a library burned…

“When an old man dies, a library burns to the ground”



I parked outside the bakery and decided to walk to the church. The sun was warm and even though I didn’t know exactly where I was going, I figured the village was small and surely it wouldn’t take me too long. Besides, the fresh air would do me good. Clear my head. I wanted the walk to give me time to wander through some memories.

I didn’t know Lavern for long, or even very well. He’d lived out his 93 years in a village where everyone seemed to know him by name, and it was only in this last year of his life that I had the privilege of meeting him.  I think I loved him the moment I met him – he was alive in a way that was contagious. His roots went deep, his feet so planted in community…he was a man who knew where he came from…and every time I saw him he seemed to be living every day fully, completely.

All I really knew about this tall, bright eyed man, were his stories and his smile. To me, he really was a walking, living, library. Nearly a centuries worth of tales were stored in his bones, and he let them flow out of him like water…this unstoppable river…He was a story collector in the truest sense. Binders full of paper clippings and a mind full of memories. He kept the history of a village alive.

I eventually found my way to the church, the walk a bit longer, the village a bit bigger, than I’d expected.  Most of the faces in the pews were unfamiliar to me, but the one in the casket was the one I knew so well, the one I came to see. It was just a shadow of that beloved story collector…the sparkle in his eyes now gone, the smile faded. It really is that spirit part of us that makes us come alive, isn’t it?  Our bodies, just a shell. Today, in that little church, Lavern was the subject of all the stories shared. And I saw how the ordinary life of an ordinary man could touch an entire community.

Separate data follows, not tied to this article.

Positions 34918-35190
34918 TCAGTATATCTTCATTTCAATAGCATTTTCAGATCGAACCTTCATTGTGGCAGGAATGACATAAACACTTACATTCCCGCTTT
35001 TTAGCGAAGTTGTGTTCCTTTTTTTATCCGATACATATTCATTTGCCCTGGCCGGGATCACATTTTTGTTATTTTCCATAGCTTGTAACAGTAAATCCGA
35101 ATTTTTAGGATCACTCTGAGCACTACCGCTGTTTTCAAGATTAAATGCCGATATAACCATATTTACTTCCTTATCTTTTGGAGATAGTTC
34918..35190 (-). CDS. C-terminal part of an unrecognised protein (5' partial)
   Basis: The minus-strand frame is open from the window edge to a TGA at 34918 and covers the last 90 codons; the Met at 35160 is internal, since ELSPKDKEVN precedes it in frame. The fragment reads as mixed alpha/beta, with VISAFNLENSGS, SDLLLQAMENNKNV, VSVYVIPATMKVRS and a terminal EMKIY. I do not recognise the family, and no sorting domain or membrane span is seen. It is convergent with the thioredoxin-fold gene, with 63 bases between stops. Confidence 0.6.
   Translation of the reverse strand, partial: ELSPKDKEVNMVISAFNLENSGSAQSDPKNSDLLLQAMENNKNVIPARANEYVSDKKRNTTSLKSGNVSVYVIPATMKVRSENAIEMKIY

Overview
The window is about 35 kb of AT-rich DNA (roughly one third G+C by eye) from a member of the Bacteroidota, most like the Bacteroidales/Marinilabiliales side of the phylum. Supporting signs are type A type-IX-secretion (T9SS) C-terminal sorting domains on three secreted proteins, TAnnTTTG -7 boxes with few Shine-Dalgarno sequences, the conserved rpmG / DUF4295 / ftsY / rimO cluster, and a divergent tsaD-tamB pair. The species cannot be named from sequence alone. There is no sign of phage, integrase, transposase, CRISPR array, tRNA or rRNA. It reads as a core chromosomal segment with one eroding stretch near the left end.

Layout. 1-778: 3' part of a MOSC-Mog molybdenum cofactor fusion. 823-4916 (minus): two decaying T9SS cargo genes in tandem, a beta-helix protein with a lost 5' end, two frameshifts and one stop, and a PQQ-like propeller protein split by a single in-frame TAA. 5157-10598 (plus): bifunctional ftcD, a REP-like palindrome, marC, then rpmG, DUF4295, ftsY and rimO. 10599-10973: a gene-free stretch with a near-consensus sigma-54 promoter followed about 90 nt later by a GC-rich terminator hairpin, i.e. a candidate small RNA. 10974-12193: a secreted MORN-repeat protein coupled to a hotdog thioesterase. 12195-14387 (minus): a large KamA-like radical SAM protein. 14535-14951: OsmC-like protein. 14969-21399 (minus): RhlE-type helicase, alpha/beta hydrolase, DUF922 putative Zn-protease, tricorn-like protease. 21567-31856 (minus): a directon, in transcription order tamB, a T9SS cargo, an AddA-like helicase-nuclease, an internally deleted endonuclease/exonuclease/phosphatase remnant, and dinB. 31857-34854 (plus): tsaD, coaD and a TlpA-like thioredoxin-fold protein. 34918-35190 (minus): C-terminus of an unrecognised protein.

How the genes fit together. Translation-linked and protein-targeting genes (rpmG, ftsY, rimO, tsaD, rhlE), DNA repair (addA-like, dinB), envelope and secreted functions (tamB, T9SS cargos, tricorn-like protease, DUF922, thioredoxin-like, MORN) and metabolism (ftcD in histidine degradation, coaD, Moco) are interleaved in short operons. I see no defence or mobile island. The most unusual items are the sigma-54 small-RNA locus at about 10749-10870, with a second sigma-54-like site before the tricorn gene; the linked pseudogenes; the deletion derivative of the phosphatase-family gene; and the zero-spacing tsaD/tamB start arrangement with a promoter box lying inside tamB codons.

I will miss his light in that little place. And I regret all the conversations I wanted to, but never had, with him. But I can’t really think of a better sign of a life well lived, then a village church full of laughter and tears and stories, and a community who, even after 93 years, was nowhere close to feeling like they’d had enough.

Thank you, dear old story teller, for bringing such delight to this girl’s heart. A library burned to the ground with your passing, but the gift of your life is a story that won’t soon be forgotten.

When it’s over, I want to say: all my life
I was a bride married to amazement.
I was a bridegroom, taking the world into my arms.

When it’s over, I don’t want to wonder
if I have made of my life something particular, and real.
I don’t want to find myself sighing and frightened
or full of argument.

I don’t want to end up simply having visited this world.
– Mary Oliver

Words + Photos + Credit

Unless otherwise noted, all original photography and text are property of Raechelle Kennedy. If you see or read something here and feel inspired to share it somehow, please be considerate and give the artist (me!) credit, or even better, drop me a note and make sure I don’t mind.
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Here + There

Secondhand Sainthood and the gift of losing it all – Topology Magazine, December 2015

Ten Things Made – Topology Magazine, December 2015